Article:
Last Sunday, Donald Trump declined to disavow David Duke, a white supremacist and former grand wizard of the Ku Klux Klan who asked his supporters to back Trump for president. The next day, Trump blamed his response on a bad earpiece garbling the question. It wasn't until Thursday morning that he finally came around to condemning Duke. By then, the media and Trump's GOP rivals had spent five days attacking Trump over the issue and hand-wringing about the state of the Republican Party. "So is this how the party of Abraham Lincoln dies?" asked Joe Scarborough, the conservative co-host of MSNBC's Morning Joe.
But the fact that it took Trump days to condemn a white supremacist didn't faze many Republican voters at the Conservative Political Action Conference, the annual conservative gathering just outside of Washington, DC.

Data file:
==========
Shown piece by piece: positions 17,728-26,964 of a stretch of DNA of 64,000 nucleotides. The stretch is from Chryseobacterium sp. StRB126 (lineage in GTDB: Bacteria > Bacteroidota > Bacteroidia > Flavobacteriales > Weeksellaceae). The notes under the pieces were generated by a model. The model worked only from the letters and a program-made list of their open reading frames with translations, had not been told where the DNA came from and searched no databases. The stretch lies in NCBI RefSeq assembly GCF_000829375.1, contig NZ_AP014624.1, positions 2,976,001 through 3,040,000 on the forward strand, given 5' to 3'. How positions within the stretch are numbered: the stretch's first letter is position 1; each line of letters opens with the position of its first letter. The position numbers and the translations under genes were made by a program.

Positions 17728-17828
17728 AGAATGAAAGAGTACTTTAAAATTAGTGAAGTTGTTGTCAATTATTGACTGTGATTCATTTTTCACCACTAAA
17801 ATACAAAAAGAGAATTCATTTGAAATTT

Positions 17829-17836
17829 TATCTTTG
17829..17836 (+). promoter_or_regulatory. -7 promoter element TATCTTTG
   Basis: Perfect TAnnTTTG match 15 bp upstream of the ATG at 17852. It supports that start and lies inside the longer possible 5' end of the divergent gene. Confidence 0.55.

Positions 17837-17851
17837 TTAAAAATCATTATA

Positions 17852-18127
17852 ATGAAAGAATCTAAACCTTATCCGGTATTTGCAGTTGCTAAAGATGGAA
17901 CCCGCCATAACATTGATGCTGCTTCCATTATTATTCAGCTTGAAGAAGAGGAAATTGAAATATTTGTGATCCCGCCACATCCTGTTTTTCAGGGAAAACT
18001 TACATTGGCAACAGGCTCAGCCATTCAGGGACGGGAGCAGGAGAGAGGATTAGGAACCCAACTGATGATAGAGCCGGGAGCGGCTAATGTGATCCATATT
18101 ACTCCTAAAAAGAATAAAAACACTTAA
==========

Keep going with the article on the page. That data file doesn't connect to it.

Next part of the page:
"Ridiculous," said Sharon Begosh, 54, of Maryland, when asked about the furor over Trump's response to the David Duke question last week. She's pretty sure Trump didn't hear the question correctly. "There's not a racist bone in his body," she said.
Begosh, who is supporting Cruz, said the Duke controversy is an example of people playing the "race card" when they have nothing else on their political opponents.
"The Ku Klux Klan won't rise again," said Grace Hagerty, 83, of Virginia, who voted for Trump on Super Tuesday.
While pundits have pointed to Trump's KKK dodge as evidence that the Republican front-runner is riling up racist elements in the party, CPAC attendees saw it differently. One of the most common responses to questions about the Duke issue was that politicians simply are not responsible for who their supporters are or what they believe.
"I don't think you can control who your supporters are," said Nestor Riano, 53, of Minnesota.
Brian Bledsoe, 35, of Texas echoed that sentiment. "Can't blame the candidate about who's supporting him," he said.